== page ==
Egea Biosciences Inc.'s expertise comes close to the making of "designer proteins."
CEO Glen Evans said that what combinatorial chemistry has been able to do with small molecules, San Diego-based Egea has been able to do with proteins.
Evans not only was one of the co-founders of Nanogen Inc., also of San Diego, he was the Eugene McDermott distinguished professor in human growth and development and director of the Human Genome Sequencing Center at the University of Texas Southwestern Medical Center at Dallas.
"Our group was one of the co-authors" of the 2000 study mapping the human genome, completing the government-funded version of the Human Genome Project.
As the funding dried up for the Human Genome Project, Evans decided he would move outside the world of academia and into the biotech business world. He founded Egea in 2000.
"I had been on the sidelines of biotechnology, and it was never my intention to leave academics entirely," Evans said. But he also readily admits that leading a small biotech company is "so exciting and such a dramatic change from academic life."
The speed at which the company operates, in addition to the direction it can take, are all advantages.
Plus, he said, "It is much more straightforward to raise investment funds than it is to get grants."
Fortunately for Egea, the federal government decided to offer the company about $3.5 million in grant money for equipment and infrastructure associated with the Human Genome Project as it was being formed.
Since then, the company has raised a little more than $10 million, with the remainder of its funding coming from corporate collaborations. Evans noted that he was actually in the enviable position of being able to "turn down" venture funds that were available late in 2002.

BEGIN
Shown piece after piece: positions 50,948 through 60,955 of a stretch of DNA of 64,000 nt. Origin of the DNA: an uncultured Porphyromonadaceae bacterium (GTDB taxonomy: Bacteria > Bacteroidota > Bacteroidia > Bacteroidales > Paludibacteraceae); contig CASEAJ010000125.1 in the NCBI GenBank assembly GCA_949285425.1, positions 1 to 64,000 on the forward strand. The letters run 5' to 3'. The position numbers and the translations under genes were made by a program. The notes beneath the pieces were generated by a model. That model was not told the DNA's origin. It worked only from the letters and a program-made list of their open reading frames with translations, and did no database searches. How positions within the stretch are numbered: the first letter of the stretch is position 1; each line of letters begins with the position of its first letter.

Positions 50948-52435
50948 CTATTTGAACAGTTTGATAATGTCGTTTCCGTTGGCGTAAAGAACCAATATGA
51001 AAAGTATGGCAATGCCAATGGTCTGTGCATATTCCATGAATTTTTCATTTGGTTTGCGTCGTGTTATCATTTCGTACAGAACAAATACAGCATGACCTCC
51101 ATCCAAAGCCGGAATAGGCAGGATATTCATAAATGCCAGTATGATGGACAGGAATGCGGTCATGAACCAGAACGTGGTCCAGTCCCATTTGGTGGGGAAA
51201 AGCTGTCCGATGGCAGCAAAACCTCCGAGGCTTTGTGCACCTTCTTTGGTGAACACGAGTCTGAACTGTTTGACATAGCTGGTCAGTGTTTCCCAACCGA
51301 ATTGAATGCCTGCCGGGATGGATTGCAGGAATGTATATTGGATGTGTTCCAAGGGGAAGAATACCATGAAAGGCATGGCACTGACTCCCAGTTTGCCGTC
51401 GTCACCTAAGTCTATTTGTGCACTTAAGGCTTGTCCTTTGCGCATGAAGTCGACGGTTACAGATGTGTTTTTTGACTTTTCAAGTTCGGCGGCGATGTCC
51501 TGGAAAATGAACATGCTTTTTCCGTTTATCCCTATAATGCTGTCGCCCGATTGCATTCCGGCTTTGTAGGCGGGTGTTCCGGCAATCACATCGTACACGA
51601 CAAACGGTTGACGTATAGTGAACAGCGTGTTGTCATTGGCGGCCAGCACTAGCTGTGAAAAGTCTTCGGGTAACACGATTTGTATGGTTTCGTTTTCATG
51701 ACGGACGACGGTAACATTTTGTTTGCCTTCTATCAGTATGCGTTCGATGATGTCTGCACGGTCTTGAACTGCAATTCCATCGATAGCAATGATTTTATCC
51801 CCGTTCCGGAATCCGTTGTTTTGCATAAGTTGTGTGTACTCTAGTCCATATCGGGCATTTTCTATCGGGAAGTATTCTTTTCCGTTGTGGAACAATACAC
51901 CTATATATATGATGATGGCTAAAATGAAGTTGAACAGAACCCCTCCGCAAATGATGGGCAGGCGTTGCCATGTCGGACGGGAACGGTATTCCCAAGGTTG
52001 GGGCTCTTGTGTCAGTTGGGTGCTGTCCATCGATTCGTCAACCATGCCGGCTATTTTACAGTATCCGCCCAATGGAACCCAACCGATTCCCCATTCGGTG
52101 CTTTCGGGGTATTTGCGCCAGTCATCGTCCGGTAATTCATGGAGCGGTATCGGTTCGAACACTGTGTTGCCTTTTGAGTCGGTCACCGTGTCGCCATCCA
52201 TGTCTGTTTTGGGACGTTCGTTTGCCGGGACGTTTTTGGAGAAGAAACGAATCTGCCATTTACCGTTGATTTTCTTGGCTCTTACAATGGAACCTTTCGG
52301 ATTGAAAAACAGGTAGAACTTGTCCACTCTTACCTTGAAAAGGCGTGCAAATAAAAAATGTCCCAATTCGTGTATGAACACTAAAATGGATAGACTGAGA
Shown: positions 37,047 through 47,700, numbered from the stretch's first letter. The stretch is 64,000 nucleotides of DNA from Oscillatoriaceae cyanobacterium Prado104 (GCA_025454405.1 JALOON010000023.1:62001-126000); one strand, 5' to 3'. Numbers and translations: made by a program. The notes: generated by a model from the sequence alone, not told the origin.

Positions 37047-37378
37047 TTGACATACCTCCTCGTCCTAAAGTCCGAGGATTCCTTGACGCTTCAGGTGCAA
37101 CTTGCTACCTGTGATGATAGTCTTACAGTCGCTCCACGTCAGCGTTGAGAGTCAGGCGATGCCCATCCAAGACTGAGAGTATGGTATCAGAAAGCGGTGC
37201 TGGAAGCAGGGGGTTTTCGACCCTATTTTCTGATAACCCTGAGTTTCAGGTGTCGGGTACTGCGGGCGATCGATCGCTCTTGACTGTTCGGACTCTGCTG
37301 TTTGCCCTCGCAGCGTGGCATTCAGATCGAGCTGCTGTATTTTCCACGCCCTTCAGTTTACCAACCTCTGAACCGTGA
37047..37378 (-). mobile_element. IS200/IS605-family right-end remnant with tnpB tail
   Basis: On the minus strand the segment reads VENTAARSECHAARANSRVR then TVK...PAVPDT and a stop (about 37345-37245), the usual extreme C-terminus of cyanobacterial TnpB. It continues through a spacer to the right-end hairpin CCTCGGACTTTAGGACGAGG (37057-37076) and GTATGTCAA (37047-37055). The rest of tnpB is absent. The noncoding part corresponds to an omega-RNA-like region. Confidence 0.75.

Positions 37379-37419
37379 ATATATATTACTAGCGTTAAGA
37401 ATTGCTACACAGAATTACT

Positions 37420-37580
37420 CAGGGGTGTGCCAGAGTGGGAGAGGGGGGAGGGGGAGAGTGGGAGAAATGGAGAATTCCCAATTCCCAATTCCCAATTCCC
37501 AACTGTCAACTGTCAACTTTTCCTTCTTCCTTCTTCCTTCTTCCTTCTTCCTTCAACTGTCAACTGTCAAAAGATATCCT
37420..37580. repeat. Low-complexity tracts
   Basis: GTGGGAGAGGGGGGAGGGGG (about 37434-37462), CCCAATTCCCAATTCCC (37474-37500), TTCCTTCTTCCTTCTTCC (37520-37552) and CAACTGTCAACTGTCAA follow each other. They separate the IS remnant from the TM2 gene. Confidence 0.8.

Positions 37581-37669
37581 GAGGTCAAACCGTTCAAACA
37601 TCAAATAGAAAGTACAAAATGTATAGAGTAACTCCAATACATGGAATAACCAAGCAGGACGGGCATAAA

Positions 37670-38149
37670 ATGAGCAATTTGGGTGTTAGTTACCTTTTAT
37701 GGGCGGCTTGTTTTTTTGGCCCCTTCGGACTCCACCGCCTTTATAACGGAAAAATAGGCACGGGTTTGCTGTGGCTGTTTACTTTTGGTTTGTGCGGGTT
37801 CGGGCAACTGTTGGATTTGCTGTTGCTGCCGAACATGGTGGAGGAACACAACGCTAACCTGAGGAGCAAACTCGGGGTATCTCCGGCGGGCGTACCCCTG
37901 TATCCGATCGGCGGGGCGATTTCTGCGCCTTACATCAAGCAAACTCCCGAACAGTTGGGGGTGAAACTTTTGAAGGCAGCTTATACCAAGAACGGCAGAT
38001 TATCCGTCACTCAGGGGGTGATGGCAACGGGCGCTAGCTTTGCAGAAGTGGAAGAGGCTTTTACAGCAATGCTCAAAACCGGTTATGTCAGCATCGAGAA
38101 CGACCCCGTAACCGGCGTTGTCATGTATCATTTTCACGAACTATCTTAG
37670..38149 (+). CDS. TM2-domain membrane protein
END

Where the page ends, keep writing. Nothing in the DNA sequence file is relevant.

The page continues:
In mid-April, Egea reported that it had formed an exclusive research collaboration with Centocor Inc., a Johnson & Johnson company based in Malvern, Pa.
"The collaboration with Centocor is across a whole variety of disease areas and drug categories," he said, noting that includes new proteins and monoclonal antibodies.
Financial terms of the collaboration were not disclosed.
One of the reasons Egea is able to concentrate on designer proteins is due to the technology spun out of the Human Genome Project, Evans said.
"Writing in that same code, we are engineering human proteins in a way that's never been possible before," he said.
And the company can "very rapidly generate a very specific library of variants" to proteins that might make them better, for example, by being more efficacious. Egea's two platforms are GeneWriter and Protein Programming, which is a way to produce large protein libraries with directed changes, with an emphasis on a directed rather than a random process.
"In addition," the company said, "proteins developed using Egea's technology can be manufactured in bacteria or any other host, avoiding the significant manufacturing challenges and expense found with most current protein drugs produced in mammalian cells."
Egea's business model involves producing protein-based drugs while entering collaborations with other companies for which it may be able to improve existing drugs.
And while it may be awhile before the company is in the full throes of clinical trials, Evans' estimation of being 18 months away from the clinic is a position he'll happily take for his young company. Deals with other companies provide the funding necessary for Egea, which has 36 employees, to pursue its own projects.
In its beginning, the company also sold genes on almost a fee-for-service basis, something Evans described as "a very poor business" because it is "a commodity-based business" that offers only small margins.
"The real [value] is that we make things that have never been invented before," Evans said. "It's a very intentional business model that we've chosen," he said, adding, "It's the drugs that have an immense value."